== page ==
During the game update, we will simply update the position of the preview piece based on the current Tetronimo and then tell the game to let it fall down to get a preview of where it would land:

When drawing the preview piece, we only draw the outlines of the Tetronimo:

### Switch / Shift

In many modern Tetris games, the player can switch the current piece with the next piece, but not twice in a row. The game must does keep track whether the piece was already switched or not, which can easily be done with a boolean.

Performing the shift itself is conceptually easy, the game only needs to swap the two pieces - making sure there are no collisions. The collision detection was already implemented in the “isPossibleMovement” method:

### Highscore

The game now also keeps track of the highest scores achieved, this is done via marshalling (as seen in previous tutorials).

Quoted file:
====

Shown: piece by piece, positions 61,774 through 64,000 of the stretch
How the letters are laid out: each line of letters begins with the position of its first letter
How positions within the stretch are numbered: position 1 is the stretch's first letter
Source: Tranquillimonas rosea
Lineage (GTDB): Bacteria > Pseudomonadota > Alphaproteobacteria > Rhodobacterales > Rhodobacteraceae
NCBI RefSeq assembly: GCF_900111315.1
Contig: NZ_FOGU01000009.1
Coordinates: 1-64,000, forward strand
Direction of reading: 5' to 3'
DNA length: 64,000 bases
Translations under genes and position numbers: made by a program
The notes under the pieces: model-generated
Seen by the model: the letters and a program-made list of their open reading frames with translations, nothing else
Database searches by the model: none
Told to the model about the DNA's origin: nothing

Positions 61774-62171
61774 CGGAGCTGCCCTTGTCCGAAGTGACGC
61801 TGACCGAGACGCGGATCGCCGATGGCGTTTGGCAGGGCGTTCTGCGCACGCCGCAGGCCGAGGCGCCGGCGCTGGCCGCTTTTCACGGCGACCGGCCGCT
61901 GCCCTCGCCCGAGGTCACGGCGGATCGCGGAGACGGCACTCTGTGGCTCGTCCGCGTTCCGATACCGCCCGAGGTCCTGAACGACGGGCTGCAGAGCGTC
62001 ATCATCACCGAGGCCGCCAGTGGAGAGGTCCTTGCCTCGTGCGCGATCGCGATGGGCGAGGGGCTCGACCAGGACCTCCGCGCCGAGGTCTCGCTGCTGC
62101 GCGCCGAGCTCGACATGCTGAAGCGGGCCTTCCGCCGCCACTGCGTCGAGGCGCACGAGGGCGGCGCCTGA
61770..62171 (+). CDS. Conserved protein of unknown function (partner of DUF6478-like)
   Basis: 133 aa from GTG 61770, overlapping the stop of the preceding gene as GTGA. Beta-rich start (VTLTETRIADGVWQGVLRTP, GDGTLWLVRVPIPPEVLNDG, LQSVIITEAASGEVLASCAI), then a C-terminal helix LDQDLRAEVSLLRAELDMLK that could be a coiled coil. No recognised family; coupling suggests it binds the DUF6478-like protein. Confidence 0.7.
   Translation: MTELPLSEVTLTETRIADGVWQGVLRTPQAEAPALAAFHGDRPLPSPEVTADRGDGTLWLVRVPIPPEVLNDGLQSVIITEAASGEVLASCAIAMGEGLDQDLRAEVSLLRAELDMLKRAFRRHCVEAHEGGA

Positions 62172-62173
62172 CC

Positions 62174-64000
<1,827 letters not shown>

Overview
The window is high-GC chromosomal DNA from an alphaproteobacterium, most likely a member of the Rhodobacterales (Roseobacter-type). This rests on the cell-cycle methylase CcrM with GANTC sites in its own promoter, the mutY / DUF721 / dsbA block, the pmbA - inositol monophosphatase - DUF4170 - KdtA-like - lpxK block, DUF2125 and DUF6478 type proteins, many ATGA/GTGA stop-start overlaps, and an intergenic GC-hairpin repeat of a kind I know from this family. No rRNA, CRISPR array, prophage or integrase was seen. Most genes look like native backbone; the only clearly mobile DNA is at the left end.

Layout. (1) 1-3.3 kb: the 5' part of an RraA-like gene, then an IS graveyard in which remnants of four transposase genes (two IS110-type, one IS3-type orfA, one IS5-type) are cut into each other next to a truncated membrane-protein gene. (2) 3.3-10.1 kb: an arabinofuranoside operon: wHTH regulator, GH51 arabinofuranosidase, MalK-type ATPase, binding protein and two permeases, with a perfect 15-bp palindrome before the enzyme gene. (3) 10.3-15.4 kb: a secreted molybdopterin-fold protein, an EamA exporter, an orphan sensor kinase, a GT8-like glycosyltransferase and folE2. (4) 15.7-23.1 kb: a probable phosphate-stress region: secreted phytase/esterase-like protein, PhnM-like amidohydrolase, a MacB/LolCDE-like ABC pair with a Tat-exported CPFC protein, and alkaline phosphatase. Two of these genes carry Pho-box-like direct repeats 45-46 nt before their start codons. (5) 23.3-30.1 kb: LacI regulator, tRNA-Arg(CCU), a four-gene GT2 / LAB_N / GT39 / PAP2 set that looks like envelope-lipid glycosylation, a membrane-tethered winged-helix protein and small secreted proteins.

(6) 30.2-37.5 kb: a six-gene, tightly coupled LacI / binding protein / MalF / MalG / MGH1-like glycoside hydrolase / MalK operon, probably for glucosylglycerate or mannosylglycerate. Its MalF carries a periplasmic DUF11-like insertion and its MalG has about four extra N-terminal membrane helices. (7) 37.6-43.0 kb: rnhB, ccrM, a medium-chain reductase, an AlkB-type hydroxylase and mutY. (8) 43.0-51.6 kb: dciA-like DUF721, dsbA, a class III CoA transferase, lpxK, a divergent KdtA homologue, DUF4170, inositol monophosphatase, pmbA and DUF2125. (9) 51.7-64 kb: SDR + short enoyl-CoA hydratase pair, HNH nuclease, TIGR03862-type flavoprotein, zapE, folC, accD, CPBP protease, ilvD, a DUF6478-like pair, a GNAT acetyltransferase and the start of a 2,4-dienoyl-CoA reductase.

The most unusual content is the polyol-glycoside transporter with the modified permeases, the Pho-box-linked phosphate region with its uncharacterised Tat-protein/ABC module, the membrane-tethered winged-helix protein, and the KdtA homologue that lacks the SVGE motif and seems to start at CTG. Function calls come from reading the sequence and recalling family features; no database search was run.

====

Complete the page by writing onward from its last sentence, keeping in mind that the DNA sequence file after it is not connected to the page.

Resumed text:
While there are many other features, such as some graphical tweaks (changing background images, moving dots around the bucket, the bucket colours changing with the fill of the bucket) and music (the music speeds up as the levels increase), as well as an intro, menus and credits, I don’t want to elaborate on all of them, you can simply read the source code to learn how they work. All of these features simply build upon the previous tutorials. Katy wrote about some of these features on her blog.

Here is a gameplay video of an alpha version of the game:

## References

### Literature

(in alphabetic order)

• Game Programming Algorithms, by Sanjay Madhav
• Game Programming Patterns, by Robert Nystrom
• Javier López
• Katy
• Microsoft Developer Network (MSDN)
• Tricks of the Windows Game Programming Gurus, by André LaMothe
• Wikipedia